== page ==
Good afternoon, just wondering where we take the normal household plastics, Tupperware, baggies, plastic wrap, cheese bags, fast food cups lids straws, food bags, jello cups etc. to recycle since the change in your ‘looking for’ recyclables earlier this year. I have called everywhere I can think of to no avail. Any help would be appreciated. I’ve been told there is no value, hence, that is why no one is looking for or accepting those things. Thank you,

    • Steve Tharp


      That is correct. Those materials you listed are not recyclable at this time. There is no market for those. Your best bet is to try to reuse those items if possible or try to avoid purchasing those items. The recycling industry is largely driven by behavior. I hope that helps and I wish that we could recycle those items.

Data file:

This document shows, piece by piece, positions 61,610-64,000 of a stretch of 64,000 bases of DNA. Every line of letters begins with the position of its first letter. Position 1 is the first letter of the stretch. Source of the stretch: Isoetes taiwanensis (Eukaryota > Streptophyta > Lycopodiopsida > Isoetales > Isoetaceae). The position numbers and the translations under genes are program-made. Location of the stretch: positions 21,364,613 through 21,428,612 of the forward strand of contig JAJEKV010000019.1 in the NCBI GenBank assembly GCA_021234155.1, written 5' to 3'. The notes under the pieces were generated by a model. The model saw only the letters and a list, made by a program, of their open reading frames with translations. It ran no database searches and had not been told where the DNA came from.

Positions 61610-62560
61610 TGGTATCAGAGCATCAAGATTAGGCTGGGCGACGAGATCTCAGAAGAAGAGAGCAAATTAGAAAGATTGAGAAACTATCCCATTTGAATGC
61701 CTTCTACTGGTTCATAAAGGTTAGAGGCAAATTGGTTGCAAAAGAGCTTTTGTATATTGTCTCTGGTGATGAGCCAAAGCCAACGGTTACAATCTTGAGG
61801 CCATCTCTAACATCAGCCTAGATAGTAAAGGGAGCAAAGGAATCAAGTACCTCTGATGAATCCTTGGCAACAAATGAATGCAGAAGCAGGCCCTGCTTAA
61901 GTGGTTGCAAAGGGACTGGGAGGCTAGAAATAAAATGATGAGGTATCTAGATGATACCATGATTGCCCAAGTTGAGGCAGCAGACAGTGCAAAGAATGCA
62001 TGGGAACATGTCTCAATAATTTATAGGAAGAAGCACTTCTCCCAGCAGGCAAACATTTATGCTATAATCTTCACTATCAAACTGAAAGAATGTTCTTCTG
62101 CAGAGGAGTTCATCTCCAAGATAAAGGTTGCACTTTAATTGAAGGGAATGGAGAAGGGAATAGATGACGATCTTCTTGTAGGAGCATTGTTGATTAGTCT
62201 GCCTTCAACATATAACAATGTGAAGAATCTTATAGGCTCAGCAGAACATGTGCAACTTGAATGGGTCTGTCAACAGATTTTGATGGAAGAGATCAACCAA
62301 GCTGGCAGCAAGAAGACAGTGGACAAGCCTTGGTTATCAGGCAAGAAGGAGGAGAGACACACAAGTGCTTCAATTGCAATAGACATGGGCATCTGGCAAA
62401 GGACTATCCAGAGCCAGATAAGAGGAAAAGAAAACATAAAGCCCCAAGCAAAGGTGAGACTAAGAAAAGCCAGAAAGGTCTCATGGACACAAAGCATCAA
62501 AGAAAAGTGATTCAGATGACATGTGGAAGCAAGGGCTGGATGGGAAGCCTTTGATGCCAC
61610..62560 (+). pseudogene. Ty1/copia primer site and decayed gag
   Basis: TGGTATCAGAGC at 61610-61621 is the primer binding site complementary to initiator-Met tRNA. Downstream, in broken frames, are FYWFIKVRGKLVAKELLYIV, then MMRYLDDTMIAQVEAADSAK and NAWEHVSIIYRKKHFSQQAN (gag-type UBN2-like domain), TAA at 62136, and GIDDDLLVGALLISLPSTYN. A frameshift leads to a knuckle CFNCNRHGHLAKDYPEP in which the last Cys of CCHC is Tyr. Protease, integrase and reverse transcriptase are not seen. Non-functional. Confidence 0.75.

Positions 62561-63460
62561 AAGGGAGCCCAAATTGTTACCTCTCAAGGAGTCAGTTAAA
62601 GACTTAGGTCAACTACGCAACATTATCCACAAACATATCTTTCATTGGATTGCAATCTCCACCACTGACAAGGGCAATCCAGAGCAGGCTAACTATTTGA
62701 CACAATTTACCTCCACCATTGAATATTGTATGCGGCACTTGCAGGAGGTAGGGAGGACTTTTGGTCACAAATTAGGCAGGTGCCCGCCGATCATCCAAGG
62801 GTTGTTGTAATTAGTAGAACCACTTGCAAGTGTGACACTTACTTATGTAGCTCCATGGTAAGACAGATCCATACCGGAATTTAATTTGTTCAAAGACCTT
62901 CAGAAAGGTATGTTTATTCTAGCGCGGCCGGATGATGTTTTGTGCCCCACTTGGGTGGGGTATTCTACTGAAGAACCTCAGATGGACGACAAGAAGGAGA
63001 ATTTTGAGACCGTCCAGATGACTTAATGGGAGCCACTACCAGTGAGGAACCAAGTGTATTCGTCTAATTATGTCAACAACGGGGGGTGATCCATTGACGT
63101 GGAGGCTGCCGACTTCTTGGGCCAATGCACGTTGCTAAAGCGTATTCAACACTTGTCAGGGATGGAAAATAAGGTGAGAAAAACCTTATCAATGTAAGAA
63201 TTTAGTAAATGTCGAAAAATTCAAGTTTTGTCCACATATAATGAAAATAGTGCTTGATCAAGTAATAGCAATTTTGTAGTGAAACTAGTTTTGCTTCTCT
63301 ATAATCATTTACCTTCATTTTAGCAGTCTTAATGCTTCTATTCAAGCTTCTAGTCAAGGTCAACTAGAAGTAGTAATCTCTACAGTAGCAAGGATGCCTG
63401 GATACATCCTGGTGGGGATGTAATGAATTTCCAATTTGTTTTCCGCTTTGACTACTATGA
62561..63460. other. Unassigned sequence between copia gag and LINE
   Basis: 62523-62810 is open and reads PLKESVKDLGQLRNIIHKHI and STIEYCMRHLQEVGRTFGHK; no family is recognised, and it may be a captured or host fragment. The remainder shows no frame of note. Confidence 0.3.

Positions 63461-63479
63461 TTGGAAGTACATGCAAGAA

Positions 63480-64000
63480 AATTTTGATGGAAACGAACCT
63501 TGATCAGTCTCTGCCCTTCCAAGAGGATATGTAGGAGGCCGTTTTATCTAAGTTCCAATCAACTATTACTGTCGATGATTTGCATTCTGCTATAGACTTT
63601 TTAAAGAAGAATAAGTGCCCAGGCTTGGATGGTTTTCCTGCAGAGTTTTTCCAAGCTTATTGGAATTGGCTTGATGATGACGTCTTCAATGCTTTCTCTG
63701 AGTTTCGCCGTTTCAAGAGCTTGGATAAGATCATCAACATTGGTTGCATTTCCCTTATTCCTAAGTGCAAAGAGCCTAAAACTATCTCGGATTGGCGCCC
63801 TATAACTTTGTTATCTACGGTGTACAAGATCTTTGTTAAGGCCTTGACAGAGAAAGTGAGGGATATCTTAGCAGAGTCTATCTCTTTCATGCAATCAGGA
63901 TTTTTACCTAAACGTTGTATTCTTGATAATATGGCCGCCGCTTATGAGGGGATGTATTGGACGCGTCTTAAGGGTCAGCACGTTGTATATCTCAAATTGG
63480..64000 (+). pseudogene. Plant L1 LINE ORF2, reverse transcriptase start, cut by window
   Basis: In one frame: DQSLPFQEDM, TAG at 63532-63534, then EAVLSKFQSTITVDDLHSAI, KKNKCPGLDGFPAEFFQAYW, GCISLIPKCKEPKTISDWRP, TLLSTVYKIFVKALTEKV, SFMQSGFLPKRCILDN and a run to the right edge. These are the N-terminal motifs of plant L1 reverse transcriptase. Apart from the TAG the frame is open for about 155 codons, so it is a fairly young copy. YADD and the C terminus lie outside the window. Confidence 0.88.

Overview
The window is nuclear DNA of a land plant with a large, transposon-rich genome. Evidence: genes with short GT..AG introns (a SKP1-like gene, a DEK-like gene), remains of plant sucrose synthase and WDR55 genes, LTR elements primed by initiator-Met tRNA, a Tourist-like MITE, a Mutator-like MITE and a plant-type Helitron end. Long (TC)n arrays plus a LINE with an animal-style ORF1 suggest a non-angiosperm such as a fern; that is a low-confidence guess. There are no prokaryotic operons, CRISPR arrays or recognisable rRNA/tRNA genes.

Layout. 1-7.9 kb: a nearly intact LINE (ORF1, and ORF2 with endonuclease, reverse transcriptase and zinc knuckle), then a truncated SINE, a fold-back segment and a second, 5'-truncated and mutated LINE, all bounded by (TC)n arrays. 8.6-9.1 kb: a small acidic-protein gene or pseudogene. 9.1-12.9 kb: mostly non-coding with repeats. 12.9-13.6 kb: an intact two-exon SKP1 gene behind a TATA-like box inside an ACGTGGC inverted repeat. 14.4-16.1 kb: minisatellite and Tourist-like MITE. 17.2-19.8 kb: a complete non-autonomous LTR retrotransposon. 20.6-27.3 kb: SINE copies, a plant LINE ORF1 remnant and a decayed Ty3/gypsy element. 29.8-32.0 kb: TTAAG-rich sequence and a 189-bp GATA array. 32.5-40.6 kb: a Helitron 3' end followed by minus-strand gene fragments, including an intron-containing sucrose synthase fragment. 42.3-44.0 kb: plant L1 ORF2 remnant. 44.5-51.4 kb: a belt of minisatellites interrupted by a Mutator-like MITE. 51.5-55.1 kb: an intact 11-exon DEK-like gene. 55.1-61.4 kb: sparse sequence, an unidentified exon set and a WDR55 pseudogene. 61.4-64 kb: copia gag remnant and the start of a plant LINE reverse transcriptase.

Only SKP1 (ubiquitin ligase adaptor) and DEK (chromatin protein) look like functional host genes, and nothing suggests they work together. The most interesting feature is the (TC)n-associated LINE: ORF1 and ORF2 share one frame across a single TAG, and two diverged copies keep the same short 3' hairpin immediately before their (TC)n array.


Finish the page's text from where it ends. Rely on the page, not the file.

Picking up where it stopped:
If I see the recycle symbol, but there is no number inside the symbol, is it recyclable? Thanks!

    • Steve Tharp

      Many items have a recycle symbol on them and they might be recyclable somewhere. The question is really: Is it recyclable locally? Do you have a specific item you are referring to that I might help you with today?

  4. Vicki L Theis

    Hi there, I have been collecting the hard caps from instant coffee jars, and lots of
    Boost drink caps. I read an article months ago from greentreeplastics.com in the Sunday mag about kids collecting these caps for recycling, but they’re in Evansville, IN. Do you know of anyplace in NE Ohio that would collect these types of plastic to make lumber, benches, etc. from?

    • Steve Tharp

      We have a program for kids but I am not sure what you are asking. Can you clarify?